Dizon recalled that their previous sampling of wooden toys showed despicable levels of lead on paint coatings in products that are marketed for children’s use.

For instance, six of the 11 wooden toys sent by the group to the University of Cincinnati in Ohio, USA for laboratory analysis in 2011 were found to contain excessive lead content, with a Cebu-made nautilus jigsaw puzzle registering lead up to 45,671 parts per million (ppm).

More recently, the group’s XRF screening of colorful toy ukuleles from Cebu and Lapu-Lapu Cities last June 2014 found lead in all 10 samples with the highest reading at 26,100 ppm.  In March 2014, 31 out of the 33 painted turumpo (wooden play tops) screened positive for lead up to 15,100 ppm.

Quoting a World Health Organization’s fact sheet, the EcoWaste Coalition said: “Young children are particularly vulnerable to the toxic effects of lead and can suffer profound and permanent adverse health effects, particularly affecting the development of the brain and nervous system.”

“At high levels of exposure, lead attacks the brain and central nervous system to cause coma, convulsions and even death. Children who survive severe lead poisoning may be left with mental retardation and behavioural disruption,” the WHO said.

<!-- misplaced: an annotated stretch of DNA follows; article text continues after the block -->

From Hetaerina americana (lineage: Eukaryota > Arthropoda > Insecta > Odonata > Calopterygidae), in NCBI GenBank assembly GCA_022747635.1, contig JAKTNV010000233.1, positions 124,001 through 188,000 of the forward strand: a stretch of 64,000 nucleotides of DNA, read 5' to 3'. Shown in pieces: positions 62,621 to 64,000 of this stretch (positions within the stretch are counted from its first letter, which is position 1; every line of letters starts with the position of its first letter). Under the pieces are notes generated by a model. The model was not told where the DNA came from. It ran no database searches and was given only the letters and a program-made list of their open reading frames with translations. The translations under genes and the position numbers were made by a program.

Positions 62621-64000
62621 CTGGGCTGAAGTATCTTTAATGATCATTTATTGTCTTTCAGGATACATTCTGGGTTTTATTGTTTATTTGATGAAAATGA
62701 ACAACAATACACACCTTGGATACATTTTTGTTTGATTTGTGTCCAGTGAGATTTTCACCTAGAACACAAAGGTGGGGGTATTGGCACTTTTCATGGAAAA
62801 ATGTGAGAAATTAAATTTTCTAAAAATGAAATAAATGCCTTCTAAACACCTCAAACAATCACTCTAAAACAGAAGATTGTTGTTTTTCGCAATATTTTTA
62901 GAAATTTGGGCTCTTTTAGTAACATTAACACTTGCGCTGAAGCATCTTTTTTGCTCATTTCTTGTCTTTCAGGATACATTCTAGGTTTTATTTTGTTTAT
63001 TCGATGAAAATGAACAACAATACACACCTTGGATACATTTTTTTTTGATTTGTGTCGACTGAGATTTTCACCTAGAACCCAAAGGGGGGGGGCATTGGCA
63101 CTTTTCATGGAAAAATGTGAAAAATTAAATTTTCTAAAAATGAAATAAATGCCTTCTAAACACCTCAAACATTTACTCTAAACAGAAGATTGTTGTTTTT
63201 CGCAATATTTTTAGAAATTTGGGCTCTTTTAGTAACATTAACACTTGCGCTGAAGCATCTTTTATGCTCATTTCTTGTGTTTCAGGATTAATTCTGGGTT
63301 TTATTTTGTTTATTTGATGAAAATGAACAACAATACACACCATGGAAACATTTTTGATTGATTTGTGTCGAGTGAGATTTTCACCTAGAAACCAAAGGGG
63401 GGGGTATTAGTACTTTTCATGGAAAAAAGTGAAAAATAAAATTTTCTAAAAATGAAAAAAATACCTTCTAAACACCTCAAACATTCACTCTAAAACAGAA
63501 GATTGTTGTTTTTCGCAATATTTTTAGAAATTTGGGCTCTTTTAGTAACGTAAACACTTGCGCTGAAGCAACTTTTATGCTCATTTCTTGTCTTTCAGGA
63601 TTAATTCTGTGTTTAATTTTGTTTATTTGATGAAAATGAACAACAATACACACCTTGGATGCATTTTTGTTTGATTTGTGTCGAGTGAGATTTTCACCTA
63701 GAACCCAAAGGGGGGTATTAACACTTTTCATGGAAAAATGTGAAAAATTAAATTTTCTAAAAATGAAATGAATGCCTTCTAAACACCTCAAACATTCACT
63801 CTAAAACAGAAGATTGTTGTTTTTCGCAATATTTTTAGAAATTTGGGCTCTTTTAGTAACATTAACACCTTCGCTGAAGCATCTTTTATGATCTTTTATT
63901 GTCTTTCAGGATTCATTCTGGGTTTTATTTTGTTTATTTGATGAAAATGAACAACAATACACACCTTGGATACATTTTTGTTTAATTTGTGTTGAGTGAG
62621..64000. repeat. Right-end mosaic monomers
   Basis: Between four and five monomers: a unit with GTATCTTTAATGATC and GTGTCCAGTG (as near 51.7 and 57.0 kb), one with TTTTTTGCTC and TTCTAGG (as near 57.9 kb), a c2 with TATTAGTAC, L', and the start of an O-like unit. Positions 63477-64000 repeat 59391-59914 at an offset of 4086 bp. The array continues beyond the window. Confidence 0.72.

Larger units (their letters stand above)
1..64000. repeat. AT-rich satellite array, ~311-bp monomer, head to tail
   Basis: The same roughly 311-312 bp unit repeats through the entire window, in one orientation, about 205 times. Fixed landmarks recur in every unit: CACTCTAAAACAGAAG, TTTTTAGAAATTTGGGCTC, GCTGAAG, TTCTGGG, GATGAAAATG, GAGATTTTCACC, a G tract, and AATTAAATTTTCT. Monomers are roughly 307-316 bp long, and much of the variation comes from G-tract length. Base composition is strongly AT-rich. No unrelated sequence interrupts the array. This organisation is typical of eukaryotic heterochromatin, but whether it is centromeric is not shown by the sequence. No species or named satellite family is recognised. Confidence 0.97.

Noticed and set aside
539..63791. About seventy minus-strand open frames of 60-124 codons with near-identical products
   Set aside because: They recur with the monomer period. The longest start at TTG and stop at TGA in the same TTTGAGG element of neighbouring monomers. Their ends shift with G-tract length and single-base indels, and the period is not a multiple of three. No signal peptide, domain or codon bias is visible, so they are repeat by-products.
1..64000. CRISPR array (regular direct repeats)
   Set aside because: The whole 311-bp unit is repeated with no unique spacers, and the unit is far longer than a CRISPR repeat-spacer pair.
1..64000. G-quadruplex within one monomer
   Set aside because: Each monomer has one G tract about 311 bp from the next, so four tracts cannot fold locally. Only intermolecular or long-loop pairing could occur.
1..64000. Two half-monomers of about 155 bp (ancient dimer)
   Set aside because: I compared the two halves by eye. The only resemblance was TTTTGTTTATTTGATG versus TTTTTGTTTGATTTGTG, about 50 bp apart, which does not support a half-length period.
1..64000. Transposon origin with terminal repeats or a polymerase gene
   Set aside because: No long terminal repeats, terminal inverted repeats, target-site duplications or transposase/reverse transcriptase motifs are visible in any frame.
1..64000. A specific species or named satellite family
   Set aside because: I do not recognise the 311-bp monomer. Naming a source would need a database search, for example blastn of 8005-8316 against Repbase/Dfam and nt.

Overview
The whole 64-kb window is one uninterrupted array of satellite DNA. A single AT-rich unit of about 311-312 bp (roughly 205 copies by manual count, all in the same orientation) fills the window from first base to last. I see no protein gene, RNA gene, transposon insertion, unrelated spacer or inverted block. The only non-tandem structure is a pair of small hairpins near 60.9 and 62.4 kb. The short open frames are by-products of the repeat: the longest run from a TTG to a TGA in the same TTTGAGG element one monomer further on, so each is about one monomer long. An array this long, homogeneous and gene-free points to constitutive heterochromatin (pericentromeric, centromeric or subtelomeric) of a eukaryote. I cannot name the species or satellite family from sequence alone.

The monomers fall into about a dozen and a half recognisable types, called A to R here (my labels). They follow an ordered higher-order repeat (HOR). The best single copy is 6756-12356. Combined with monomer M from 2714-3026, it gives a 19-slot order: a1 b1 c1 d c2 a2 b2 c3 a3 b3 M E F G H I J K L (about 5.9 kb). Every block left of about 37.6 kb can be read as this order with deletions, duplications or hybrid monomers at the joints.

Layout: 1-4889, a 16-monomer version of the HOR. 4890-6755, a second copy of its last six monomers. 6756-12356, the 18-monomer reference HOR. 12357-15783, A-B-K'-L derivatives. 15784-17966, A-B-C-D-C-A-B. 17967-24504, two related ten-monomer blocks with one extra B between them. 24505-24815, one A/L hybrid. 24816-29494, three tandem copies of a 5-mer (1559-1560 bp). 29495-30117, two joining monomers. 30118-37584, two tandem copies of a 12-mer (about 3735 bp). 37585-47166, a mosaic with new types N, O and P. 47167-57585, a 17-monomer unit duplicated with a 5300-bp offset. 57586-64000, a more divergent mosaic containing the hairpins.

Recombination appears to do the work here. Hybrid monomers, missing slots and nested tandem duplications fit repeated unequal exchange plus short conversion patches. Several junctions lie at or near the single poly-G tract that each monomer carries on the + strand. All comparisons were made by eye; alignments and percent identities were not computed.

“At lower levels of exposure that cause no obvious symptoms, and that previously were considered safe, lead is now known to produce a spectrum of injury across multiple body systems. In particular lead affects children’s brain development resulting in reduced intelligence quotient (IQ), behavioural changes such as shortening of attention span and increased antisocial behaviour, and reduced educational attainment,” it further said.

“The neurological and behavioural effects of lead are believed to be irreversible,” the WHO warned.

-end-

Reference:
server2.denr.gov.ph/uploads/rmdd/dao-2013-24.pdf

http://www.who.int/mediacentre/factsheets/fs379/en/

19 July 2014

Toxics Watchdog Urges Consumers to be Wary of False Advertising Claims, Slams Sale of "Dirty Dozen" Mercury-Laden Skin Whitening Cosmetics



Twelve different brands of imported skin whitening creams found laden with toxic mercury, including nine already banned by the health authorities (above), and BG and Feique creams not yet banned by the government (below).

“The gentle formula keeps your skin soft like a child.”

The EcoWaste Coalition urged consumers to be on their guard against bogus advertising claims - such as the one above - after its latest test buys confirmed the continued sale of mercury-laden skin whitening cosmetics in Manila and Quezon Cities in brazen violation of the law.

“Consumers should be cautious of deceptive claims as some cosmetics that promise flawless and lighter skin tone contain undisclosed amounts of toxic mercury, which can damage the kidneys and the skin itself,” said Aileen Lucero, Coordinator, EcoWaste Coalition.

As an example, the group cited two products within the “BG” line of skin lightening cosmetics supposedly from New York, USA, which contain “ten kinds of precious herbal medicines” and whose “gentle formula keeps your skin soft like a child.”